Great American Smokeout a time to boost efforts to end smoking

    As a lung cancer specialist at The Cancer Institute of New Jersey Hamilton, I have seen suffering and death without regard to age, sex, ethnicity or class. The time has come to take steps that will ease the suffering.

    “Will there be suffering at the end of my life? Will I die in pain?”

    I have been asked these and similar questions too many times. As a lung cancer specialist at The Cancer Institute of New Jersey Hamilton, I have seen suffering and death without regard to age, sex, ethnicity or class.

    The time has come to take steps that will ease the suffering. It is the appropriate time for several reasons.

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    First, today is the Great American Smokeout. On this day, the American Cancer Society encourages smokers to make a plan to quit, or to plan in advance and quit smoking that day. According to the ACS, tobacco use remains the single largest preventable cause of disease and premature death in the United States, yet more than 46 million Americans still smoke.

    Second, November is Lung Cancer Awareness Month. According to the Lung Cancer Alliance, lung cancer is the leading cause of cancer death in every ethnic group.

    Finally, November is a time for elections. With that in mind, we must urge our newly elected representatives in Trenton to fund smoking cessation programs at the Centers for Disease Control and Prevention-recommended figure of $120 million a year.

    With our children and family members’ lives at stake, we cannot afford to wait any longer.

    According to the ACS’s projections, 6,210 new cases of lung cancer will be diagnosed this year, and an estimated 4,160 New Jerseyans will die this year from lung cancer. More than 80 percent of these cancers are smoking-related and thus preventable.

    The consequences of smoking are not limited to the smokers.

    Second-hand smoke

    According to the American Lung Association, more than 187,000 children and 512,000 adults suffer from asthma. For those not impressed with preventable death and suffering of children from asthma, $193 billion may catch their attention. That is the cost of smoking-related health care and productivity loss per year for the United States, according to the CDC.

    In New Jersey, 15 percent of our citizens currently smoke, and more than 40 percent have smoked at some point in their lives. Most of these parents, children, spouses and family members are caring people who are addicted. Many realize the risk and burdens of smoking and its effects and want to quit. What they require is support and help.

    CDC data suggests that we have made strides over the past two decades in both adult and teen smoking when we were funding smoking-cessation programs.

    Unfortunately, the funding has dwindled to almost nothing.

    Where’s the money?

    New Jersey had been funding its comprehensive tobacco control program at a level of $30 million per year in 2001. Those funds came from the Master Settlement Agreement with the tobacco companies. With securitization of those funds to balance the budget, that money is gone.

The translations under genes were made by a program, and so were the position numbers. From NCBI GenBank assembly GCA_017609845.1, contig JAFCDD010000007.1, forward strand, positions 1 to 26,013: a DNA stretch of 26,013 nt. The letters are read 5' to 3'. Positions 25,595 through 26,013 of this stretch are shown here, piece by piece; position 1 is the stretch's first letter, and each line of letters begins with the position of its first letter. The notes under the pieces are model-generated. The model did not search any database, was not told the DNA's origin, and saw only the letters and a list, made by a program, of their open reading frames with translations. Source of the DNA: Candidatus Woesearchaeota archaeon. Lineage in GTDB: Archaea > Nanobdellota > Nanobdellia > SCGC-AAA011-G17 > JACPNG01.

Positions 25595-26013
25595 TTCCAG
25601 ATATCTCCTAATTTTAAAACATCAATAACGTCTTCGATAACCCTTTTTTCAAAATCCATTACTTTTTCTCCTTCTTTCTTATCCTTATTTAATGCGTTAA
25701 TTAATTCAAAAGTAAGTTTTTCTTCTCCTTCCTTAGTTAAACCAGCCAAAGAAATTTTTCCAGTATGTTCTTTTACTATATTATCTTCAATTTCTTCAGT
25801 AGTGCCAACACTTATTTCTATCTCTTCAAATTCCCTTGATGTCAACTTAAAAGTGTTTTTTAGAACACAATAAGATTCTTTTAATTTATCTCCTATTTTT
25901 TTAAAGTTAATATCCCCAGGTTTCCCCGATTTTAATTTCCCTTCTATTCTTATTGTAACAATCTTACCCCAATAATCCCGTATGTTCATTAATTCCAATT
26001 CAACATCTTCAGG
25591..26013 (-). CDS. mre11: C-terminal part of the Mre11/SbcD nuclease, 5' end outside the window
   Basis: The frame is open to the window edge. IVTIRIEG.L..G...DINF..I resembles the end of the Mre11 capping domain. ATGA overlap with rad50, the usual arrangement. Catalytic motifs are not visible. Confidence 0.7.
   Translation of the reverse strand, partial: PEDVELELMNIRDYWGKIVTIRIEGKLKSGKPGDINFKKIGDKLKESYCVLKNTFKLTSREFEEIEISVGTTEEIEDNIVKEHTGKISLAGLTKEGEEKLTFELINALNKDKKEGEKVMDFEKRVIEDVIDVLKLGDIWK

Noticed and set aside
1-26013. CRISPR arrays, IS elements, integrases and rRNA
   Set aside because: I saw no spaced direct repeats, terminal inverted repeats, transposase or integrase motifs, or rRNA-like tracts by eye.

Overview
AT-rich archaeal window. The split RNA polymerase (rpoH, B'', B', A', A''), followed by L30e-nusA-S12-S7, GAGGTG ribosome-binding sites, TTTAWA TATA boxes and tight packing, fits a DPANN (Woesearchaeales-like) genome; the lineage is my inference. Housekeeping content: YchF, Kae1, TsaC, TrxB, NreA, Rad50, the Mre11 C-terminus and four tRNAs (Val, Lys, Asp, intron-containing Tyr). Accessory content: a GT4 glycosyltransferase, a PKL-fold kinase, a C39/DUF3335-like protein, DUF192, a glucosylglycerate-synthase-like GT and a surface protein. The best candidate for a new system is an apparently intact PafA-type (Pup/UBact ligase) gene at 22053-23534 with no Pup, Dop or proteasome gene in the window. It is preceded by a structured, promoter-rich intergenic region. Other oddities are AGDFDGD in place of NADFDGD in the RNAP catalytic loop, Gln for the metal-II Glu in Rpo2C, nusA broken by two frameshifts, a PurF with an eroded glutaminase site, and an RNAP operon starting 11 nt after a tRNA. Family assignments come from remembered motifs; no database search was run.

According to “Up in Smoke,” a study released in September by the ACS, New Jersey in the current fiscal year will spend almost nothing on tobacco control. The state provided only 1 percent of the amount recommended by the CDC, with most of that paid for with federal grants. In fact, the report chillingly states, “this year the state of New Jersey actually turned away people wanting help to quit smoking because of a lack of funding.”

    This is unacceptable.

    At the time “Up in Smoke” was released, The Star-Ledger of Newark quoted Jennifer Sullivan, a co-author of the report, as pointing out that New Jersey imposes the sixth-highest cigarette tax in the nation, at $2.70 a pack. “We believe the money is there,” Sullivan said.

    I agree, but if we have to, we must increase that tax—only if all of the money goes to smoking cessation efforts.

    The report states clearly that raising the tax can do more than pay for cessation programs: It can also prompt people to stop buying. For every 10 percent increase in price, there is a 4 percent decrease in overall consumption.

    The report provides a path for reaching the CDC-recommended $120 million, saying $30 million should be budgeted in 2012-13, with that number increasing incrementally.

    It would be money well spent.

    Success with funding

    When adequately funded, the Massachusetts tobacco prevention program was reducing smoking-caused health care costs in the state by two dollars for every dollar spent on the program, according to the report. A longer-running California program was saving more than $3.50 for every dollar the state spent on the program.

    In bad economic times, when every dollar must be watched closely, spending money on these programs just makes sense. But if the economic reasons are not enough to make you reach out to your representatives in government, think of those questions again, the ones I’ve heard again and again. They will make clear the human toll when smoking cessation programs are unfunded.

    “Will there be suffering at the end of my life? Will I die in pain?”

    Dr. Biren Saraiya is Medical Director at The Cancer Institute of New Jersey Hamilton, RWJ Hamilton’s oncology program. It is an affiliate of the Cancer Institute of New Jersey in New Brunswick, the only National Cancer Institute-designated cancer center in New Jersey.

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